So just what is it with "collectors" anyway?


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Boats
July 19, 2005, 07:02 PM
I was showing off my new-to-me third issue Colt's Detective Special to a shooting acquaintance. It is obvious that there is holster wear thinning out the bluing at key spots on the muzzle and the frame, though nothing really horrible. In passing, I mentioned that Colt's has been getting pretty good remarks for their factory refurbishments of late and I'd probably let them reblue the piece at some point.

Then he lectures me on how rebluing it will adversely affect its "collectability." You'd think I'd proposed sending an original 1873 SAA for some pink gun kote applied by Billy Bob's half-wit cousin of no references, and not factory refinishing a daily carry piece with a matte blue job that is rather common on the secondary market.

"Well someday you might regret having reblued a piece of history. This was evidently in reference to the fact that Colt's likely won't be making any more, (unless the finally get their act together that is).

I said, "I'll let my son or daughter worry about that, if either is stupid enough to sell one of Dad's carry guns when I leave it to him or her. Hopefully, I will have raised them right."

Fortunately, he let me continue on being a Philistine without further commentary. All I could see at that moment was a visual of one those snooty bow-tied geeks on those antique shows on PBS going, "Tsk, tsk, tsk, it's not in original condition, sorry, you could have had quite an auction price." LIKE IT MATTERS!!!

Seriously, these are the same types that argue that the ceiling frescoes of the Sistine Chapel looked better cracking apart and covered with centuries of candle soot and sludge on them than as they looked the day Michelangelo completed the work following careful and professional restoration. I don't understand that mentality against restoration at all, especially as it regards a rather common double action snubnose of relatively recent manufacture.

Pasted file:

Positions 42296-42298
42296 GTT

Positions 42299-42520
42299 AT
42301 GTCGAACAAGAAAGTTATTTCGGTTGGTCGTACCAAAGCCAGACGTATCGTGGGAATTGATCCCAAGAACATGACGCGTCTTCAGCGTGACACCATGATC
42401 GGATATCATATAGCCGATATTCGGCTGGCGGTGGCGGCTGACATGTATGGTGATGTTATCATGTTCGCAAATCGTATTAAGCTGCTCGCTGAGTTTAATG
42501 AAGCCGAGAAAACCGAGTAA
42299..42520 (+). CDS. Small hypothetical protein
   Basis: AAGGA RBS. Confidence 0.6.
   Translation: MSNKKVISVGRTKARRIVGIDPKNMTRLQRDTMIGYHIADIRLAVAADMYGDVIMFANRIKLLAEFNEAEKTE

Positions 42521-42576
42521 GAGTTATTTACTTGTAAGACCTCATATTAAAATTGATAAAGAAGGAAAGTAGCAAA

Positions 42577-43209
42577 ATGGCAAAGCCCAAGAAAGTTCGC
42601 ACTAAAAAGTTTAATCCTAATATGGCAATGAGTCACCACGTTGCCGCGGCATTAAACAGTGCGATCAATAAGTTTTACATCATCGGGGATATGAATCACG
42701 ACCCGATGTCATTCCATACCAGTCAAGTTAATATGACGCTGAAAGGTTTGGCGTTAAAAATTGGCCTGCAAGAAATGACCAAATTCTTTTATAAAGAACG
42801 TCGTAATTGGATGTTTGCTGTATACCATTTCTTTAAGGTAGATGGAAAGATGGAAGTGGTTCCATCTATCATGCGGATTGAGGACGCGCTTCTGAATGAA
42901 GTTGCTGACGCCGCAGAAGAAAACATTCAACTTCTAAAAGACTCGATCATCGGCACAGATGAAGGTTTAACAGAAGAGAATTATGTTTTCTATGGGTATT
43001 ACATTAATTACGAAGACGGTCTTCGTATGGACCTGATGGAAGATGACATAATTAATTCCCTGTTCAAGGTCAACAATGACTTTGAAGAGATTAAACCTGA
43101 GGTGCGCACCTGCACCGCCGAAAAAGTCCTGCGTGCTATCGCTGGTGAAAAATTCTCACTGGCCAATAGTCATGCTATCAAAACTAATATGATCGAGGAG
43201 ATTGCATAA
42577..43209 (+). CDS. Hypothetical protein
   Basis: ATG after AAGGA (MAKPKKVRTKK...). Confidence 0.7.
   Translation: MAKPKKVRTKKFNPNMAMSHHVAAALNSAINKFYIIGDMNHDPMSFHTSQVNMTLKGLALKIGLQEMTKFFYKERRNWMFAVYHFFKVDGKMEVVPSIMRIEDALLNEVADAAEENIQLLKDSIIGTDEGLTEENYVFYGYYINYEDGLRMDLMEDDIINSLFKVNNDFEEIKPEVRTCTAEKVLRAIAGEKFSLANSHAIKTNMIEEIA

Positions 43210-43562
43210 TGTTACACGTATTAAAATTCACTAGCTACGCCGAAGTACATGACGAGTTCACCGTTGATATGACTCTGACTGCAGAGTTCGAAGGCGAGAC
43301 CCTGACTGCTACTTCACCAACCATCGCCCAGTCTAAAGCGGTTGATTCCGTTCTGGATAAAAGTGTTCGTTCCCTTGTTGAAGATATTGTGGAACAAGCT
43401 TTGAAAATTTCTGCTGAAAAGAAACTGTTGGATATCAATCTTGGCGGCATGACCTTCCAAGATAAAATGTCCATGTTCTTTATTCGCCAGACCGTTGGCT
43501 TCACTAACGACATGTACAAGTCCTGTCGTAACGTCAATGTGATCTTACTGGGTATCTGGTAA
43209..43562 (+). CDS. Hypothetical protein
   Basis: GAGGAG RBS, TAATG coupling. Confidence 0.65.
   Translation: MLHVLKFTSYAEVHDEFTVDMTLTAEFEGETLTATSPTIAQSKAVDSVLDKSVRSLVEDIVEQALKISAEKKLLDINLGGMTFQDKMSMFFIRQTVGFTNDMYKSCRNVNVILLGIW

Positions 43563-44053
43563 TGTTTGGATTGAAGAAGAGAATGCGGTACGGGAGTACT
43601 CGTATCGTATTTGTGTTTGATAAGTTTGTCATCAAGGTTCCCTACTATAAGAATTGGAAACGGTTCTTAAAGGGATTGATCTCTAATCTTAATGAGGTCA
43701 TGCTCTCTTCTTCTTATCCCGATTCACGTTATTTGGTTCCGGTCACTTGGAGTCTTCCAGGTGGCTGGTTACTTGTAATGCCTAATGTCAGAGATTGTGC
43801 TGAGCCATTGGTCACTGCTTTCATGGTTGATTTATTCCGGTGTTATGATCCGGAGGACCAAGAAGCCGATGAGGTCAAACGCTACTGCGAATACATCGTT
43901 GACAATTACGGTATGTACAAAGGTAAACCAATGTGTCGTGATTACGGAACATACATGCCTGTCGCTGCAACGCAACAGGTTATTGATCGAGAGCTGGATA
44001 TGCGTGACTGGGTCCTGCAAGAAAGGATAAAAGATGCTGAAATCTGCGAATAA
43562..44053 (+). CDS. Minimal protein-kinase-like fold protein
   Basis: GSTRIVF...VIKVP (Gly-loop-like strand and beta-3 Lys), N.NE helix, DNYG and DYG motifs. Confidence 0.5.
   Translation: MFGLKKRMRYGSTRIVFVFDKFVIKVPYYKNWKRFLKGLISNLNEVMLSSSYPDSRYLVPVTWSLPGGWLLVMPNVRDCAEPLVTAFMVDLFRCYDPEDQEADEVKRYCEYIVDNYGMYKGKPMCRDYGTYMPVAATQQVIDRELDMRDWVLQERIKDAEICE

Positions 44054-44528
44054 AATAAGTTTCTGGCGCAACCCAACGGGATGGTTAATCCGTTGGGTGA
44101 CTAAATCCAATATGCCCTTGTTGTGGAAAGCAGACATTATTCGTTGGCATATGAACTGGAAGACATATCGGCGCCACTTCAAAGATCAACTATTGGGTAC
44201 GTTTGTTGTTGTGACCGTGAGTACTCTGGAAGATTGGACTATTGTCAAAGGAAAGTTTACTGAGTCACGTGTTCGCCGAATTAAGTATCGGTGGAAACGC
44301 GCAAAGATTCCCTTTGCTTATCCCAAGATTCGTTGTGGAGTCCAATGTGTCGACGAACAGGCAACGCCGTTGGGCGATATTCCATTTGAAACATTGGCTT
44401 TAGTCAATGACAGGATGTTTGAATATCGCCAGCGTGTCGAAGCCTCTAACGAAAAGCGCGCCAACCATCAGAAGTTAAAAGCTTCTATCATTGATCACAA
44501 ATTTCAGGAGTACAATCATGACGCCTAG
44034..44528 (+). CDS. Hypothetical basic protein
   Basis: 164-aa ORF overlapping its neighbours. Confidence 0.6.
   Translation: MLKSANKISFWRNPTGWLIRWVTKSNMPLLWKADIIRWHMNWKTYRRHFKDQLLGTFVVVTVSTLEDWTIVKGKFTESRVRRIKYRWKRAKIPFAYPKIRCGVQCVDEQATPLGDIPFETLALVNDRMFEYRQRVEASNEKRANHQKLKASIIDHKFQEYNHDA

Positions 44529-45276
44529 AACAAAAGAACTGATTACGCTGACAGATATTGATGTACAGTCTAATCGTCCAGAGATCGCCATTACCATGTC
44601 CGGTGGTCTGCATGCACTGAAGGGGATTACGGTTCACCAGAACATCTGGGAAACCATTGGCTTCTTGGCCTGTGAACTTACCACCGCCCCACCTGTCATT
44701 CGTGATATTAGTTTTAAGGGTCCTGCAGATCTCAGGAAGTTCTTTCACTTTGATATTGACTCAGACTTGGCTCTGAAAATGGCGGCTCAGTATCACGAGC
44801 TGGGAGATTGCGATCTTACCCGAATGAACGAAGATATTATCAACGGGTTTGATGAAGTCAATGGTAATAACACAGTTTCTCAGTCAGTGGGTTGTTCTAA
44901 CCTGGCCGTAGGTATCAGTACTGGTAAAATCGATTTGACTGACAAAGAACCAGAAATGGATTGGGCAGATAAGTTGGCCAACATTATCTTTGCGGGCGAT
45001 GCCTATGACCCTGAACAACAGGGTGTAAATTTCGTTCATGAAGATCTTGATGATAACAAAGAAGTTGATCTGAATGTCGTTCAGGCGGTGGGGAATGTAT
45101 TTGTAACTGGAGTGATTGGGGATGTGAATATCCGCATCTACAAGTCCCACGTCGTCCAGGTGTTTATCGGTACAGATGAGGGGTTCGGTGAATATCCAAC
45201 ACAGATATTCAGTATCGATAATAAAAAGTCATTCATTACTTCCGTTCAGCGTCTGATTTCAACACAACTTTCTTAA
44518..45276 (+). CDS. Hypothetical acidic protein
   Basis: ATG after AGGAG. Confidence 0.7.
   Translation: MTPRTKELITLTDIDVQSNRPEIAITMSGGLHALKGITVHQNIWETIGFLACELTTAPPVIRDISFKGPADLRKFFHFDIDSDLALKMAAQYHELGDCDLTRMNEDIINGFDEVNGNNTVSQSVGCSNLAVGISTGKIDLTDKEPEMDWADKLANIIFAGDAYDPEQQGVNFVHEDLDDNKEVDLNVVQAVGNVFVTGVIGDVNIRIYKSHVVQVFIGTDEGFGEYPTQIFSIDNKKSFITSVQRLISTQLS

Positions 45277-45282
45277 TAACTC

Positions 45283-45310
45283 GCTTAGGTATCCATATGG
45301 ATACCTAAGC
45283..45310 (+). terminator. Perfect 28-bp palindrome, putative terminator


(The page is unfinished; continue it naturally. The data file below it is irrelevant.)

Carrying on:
Imagine what a farce the Pebble Beach Concours d'Elegance would be were meticulous restoration and refurbishment of classic cars not allowed.

This is the preservation of a machine we are talking about here, not sending an original Civil War uniform to the local dry cleaner for a steam pressing following some mending of the bullet holes. :rolleyes:

Any insights?

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Polishrifleman
July 19, 2005, 07:42 PM
My .02, people are just that way.

My dad is one of them and he isn't going to change. I get a smile over that fact that steel beer can I found in the woods and shot holes in could have been worth some money once I showed him my shooting skills as a 12 yr old (about 25yrs ago) or the wrench he saw my 4yr old working on his bike with saying to me "that's Snapon you need to keep that nice" you mean not use it dad? :D

Hopefully your friend has some nice stuff and hopefully it is appreciating at more than .05% per decade, I really can wait to inherit all the collectibles I am going to receive when he passes.

Cacique500
July 19, 2005, 08:01 PM
I collect Sistema's (Argentine 1911's) and I have no problem getting them reblued. Now they all look *good* and I keep them looking that way.

I'd much rather have a nice looking pistol worth 'regular' value than one that looks like it's been dragged behind a truck worth 2x as much because it's never been reblued.

Harry Paget Flashman
July 19, 2005, 08:03 PM
I had a Winchester 1897 12 ga pump shotgun that was about 70% that I took to a gunsmith to get reblued. He talked me out of it and he was probably right. It had no rust, just a "weathered" look. I gave it to my Son-in-law. Some day my Grandson will own it.